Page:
Israel Admits Historic Artifact Found in Asqalan was Fake

Israel admitted that an allegedly ancient artifact discovered in Asqalan was fake. (Photo: via WAFA)

By Palestine Chronicle Staff  

The Israel Antiquities Authority admitted on Friday that an allegedly ancient artifact discovered in the southern Israeli city of Asqalan and claimed to date back to 521 BC was fake, Israeli media reported.

The shard of pottery in question was discovered by a passerby last December and was considered a breakthrough discovery as the first mention of a sixth-century B.C. empire builder to appear in Israel.

The Israel Antiquities Authority said that a group of hikers found the piece while they were touring the area of Tal al-Duwair, also known as Tal Lachish, an area located southeast of Asqalan and on the road between Jerusalem and Gaza.

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In the wake of the announcement, an archeologist from outside Israel, who had participated in excavations in Tal al-Duwair as part of a group of international archaeologists, checked the alleged artifact and explained that she herself had actually etched those words onto the ancient fragment.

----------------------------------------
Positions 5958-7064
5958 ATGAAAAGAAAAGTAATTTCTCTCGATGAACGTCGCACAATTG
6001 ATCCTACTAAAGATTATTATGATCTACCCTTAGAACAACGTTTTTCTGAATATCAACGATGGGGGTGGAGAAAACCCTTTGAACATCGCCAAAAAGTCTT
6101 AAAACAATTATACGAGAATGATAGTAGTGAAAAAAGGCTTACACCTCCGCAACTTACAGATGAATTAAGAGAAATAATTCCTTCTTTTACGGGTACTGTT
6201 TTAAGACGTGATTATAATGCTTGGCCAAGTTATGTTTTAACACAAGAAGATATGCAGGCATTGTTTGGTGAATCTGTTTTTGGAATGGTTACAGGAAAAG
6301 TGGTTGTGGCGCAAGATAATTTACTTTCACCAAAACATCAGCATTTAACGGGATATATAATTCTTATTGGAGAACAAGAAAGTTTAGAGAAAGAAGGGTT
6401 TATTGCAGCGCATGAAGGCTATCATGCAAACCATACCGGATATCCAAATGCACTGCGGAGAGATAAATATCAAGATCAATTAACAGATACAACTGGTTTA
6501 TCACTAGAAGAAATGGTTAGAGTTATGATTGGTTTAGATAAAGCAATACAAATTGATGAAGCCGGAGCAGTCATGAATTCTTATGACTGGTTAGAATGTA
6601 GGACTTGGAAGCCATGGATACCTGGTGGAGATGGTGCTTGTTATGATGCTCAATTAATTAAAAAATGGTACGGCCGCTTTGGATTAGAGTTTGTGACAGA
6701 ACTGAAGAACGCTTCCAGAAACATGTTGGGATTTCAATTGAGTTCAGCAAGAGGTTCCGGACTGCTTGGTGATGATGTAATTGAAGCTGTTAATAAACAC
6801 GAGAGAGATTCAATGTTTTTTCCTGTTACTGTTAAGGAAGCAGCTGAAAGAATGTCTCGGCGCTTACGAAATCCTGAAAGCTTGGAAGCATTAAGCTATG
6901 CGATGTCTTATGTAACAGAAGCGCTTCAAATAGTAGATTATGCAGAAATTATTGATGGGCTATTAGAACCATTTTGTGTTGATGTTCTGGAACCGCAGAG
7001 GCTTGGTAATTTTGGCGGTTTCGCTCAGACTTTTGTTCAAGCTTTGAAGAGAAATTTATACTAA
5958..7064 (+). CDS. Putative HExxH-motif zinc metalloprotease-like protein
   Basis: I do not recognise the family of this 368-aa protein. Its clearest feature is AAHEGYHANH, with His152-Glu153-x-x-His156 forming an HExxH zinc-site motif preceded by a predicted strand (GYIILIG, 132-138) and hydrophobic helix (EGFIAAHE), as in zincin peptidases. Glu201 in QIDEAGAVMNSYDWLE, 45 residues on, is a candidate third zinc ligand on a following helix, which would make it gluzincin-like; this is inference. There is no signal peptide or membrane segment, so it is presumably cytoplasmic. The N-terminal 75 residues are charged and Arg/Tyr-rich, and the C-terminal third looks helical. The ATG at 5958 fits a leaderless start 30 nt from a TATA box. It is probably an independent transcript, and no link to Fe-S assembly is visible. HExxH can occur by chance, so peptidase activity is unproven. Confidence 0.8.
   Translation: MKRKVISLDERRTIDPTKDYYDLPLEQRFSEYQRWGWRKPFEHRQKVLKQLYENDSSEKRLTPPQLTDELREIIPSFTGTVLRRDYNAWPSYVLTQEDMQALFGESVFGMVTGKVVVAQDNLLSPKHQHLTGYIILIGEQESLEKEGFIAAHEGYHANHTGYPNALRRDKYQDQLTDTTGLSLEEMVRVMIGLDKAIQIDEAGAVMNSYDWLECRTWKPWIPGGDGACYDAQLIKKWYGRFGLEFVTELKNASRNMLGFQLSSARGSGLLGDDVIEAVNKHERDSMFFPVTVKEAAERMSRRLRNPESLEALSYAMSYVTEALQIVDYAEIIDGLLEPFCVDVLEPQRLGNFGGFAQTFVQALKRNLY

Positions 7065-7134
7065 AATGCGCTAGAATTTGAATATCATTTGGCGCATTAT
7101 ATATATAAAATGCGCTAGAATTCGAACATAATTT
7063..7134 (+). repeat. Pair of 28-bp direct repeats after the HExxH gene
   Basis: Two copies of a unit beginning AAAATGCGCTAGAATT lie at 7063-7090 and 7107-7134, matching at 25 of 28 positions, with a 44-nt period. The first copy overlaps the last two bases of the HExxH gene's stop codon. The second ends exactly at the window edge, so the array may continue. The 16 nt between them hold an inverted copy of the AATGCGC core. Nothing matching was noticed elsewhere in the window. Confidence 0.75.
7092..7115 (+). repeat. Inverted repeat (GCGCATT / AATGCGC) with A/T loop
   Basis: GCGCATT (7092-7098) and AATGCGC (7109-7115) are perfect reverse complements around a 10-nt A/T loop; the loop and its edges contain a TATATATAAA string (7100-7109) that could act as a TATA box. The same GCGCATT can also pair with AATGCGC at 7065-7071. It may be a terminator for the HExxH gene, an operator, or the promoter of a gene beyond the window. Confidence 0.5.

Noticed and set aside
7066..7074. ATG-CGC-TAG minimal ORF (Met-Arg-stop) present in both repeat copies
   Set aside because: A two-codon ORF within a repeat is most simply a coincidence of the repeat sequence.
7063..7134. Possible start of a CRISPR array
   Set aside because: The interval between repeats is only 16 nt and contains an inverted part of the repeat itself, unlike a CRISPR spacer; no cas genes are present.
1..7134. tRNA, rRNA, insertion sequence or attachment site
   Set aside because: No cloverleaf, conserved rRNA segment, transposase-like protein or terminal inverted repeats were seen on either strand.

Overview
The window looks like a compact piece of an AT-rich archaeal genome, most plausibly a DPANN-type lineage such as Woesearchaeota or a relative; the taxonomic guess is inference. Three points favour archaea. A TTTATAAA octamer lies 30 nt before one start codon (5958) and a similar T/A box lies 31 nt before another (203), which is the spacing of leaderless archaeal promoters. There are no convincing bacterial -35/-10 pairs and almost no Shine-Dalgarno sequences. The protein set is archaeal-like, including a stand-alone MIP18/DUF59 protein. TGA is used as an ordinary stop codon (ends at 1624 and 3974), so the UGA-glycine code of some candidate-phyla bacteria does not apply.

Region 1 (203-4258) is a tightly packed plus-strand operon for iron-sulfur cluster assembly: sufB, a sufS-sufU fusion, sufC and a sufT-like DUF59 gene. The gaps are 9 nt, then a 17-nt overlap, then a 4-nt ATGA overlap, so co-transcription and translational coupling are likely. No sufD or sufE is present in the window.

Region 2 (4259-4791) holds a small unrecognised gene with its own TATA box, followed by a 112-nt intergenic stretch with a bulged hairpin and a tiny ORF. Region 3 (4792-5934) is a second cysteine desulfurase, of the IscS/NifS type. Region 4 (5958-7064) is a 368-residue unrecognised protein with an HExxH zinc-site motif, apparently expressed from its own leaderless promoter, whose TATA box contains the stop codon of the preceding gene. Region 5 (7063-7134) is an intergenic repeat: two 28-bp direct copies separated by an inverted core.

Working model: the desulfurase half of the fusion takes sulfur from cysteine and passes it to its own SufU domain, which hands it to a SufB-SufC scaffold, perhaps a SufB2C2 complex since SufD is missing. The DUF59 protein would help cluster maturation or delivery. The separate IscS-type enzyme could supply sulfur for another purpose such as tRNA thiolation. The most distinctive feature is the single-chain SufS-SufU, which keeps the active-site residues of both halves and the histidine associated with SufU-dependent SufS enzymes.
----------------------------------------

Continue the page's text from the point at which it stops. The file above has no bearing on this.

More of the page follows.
The unnamed expert admitted to forging the piece while demonstrating the ancient Aramaic language to a group of students by writing ‘Year 24 of Darius’ in the original script.

She added that she accidentally left the altered piece at the site.

Gideon Avni, the chief scientist of the Antiquities Authority, said it “takes full responsibility for the unfortunate event.”

(The Palestine Chronicle)

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